When your crypto is on an exchange you do not control the private keys. Thus, you should never store an amount greater than what you can afford to lose on an exchange.
Lack of regulatory oversight
The maximum amount of time I have left currency, crypto or fiat, on an exchange is 15 minutes.
This is understandable considering how most exchanges lack the security architecture of banks. Lack of funding or regulations has contributed to this. For example, only 39% of fiat-supporting crypto exchanges hold an operating license. Thus, funds stored on them are more susceptible to theft and fraud.
The absence of regulations has led to surprising ways in which losses have happened. One such example would be the death of Quadriga CX CEO, Gerald Cotten who supposedly passed on a trip to India. What’s surprising was that Gerald was the sole owner of passwords to customer funds. As a result, hundreds of millions of customer funds remain inaccessible.
Attractive target to hackers
Exchanges contain vast stores of crypto and are thus prime targets for hackers. The threats from hackers continue to be very real as recent incidents have shown.
Another risk of leaving your funds on exchanges? Custody Risk. One Binance user holding 1.2k BTC found this out the hard way after the blocking of his account.
Recently, exchanges like Gemini have announced they have acquired digital assets insurance. Should you then store your crypto on such exchanges? Personally, we would not. Gemini’s policy does not protect against all forms of loss on their exchange as shown below. Emphasis ours.
Our policy insures against the theft of Digital Assets from our Hot Wallet that results from a security breach or hack, a fraudulent transfer, or employee theft.
Our policy . You agree and understand that (and you will not hold us responsible)
Before we end this section, here are some thoughts from cybersecurity firm Group IB in their 2018 report on cryptocurrency exchanges.
At the moment there is no cryptocurrency exchange that would provide its users with absolute security – whether it is a large exchange with a large team of highly paid engineers and programmers or a newcomer to the market.
5. Only sign up for reputable exchanges
Do unknown Ukrainian exchanges offering 0% trading fees ring any alarm bells? What about those which offer to pump crypto on their exchange?
Always stick to reputable crypto exchanges such as the following:
Reputable Crypto-Crypto exchanges
Here are some factors to consider in determining which exchanges to sign up for. This list is not meant to be exhaustive.
- Do not sign up for exchanges that engage in or allow market manipulation or abusive trading. Examples include:
- Pumping coins (as shown above).
- Providing fake volumes. Blockchain Transparency Institute (“BTI”) provides a list of exchanges that engage in wash trading.
- Allowing a single user to have multiple accounts.
- Trading fees? These directly impact on trading performance. Thus, exchanges should have full disclosure of fees. Any “hidden” charges associated with trading activity must be spelled out.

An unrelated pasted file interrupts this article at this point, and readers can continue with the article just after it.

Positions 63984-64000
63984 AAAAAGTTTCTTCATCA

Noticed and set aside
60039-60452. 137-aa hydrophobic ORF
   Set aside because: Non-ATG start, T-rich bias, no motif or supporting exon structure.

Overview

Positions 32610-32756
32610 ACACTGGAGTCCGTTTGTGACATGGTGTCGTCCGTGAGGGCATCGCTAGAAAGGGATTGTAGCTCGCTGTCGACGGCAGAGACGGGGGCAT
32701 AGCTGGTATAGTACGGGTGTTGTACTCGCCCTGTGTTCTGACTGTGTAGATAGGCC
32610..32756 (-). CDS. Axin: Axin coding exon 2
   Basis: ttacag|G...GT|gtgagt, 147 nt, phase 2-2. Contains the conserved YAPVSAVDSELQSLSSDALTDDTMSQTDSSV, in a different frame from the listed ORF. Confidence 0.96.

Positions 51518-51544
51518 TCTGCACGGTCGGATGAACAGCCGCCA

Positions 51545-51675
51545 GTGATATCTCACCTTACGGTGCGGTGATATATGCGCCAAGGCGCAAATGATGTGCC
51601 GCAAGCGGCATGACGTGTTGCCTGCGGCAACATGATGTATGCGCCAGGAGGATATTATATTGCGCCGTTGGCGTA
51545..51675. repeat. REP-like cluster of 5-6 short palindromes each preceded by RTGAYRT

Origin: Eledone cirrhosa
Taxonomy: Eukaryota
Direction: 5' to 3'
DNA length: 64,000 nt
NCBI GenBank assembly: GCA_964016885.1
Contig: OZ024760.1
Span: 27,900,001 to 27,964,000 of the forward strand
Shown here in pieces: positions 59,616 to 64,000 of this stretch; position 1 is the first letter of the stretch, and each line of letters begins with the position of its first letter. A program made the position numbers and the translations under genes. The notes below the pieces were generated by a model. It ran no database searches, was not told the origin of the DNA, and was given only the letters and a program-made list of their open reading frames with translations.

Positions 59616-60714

- Do you need beginner or advanced trading features? Gemini is a good exchange for beginners while Binance is a good exchange for advanced users.
- Currency pairs? To consider if they accept fiat only, crypto only or both. And also whether they support the coins you want to trade.
- Trading volume of these currency pairs? Low liquidity would mean more costly trades.
- Location incorporated or headquartered? This affects legal remedies available to customers should any issues arise. Possible issues include data breaches, stolen funds or liquidation of the platform.
- Acceptance of fiat currency? If a crypto exchange accepts fiat, it indicates they have an existing banking relationship. This would mean they at least passed KYC procedures of banks. Users can thus have some level of comfort from this.
- Standards and considerations for listing a coin? Clear disclosure is necessary for this area. Some exchanges only exist to collect listing fees and use bots to create fake volume.
- Restrictions on employee trading? Employee trading poses a conflict of interest. Policies should be in place prohibiting employees from trading on insider information. Insider information includes upcoming coin listings or information about the order book. Insider trading provides employees with an unfair advantage over users and should be banned.
- Quality of investor base? If reputable financial institutions have invested in an exchange, it provides significant comfort. This is because you can bet they have done thorough due diligence on the exchanges. Investment failures are very public affairs and can cause huge embarrassments to investors.
- Use an exchange that offers multiple ways of securing your account. Common security features include:
- Requires two-factor authentication for key activities eg. logging in, sending funds. Note that you should never use SMS authentication as they are hackable.
- Requires users to set strong passwords. Strong passwords are longer than 8 characters. Also, they require a combination of letters (lower and upper case), numbers and special characters.
- Email confirmations before releasing funds from your wallet.
- Email confirmations if your login originated from a new device or location.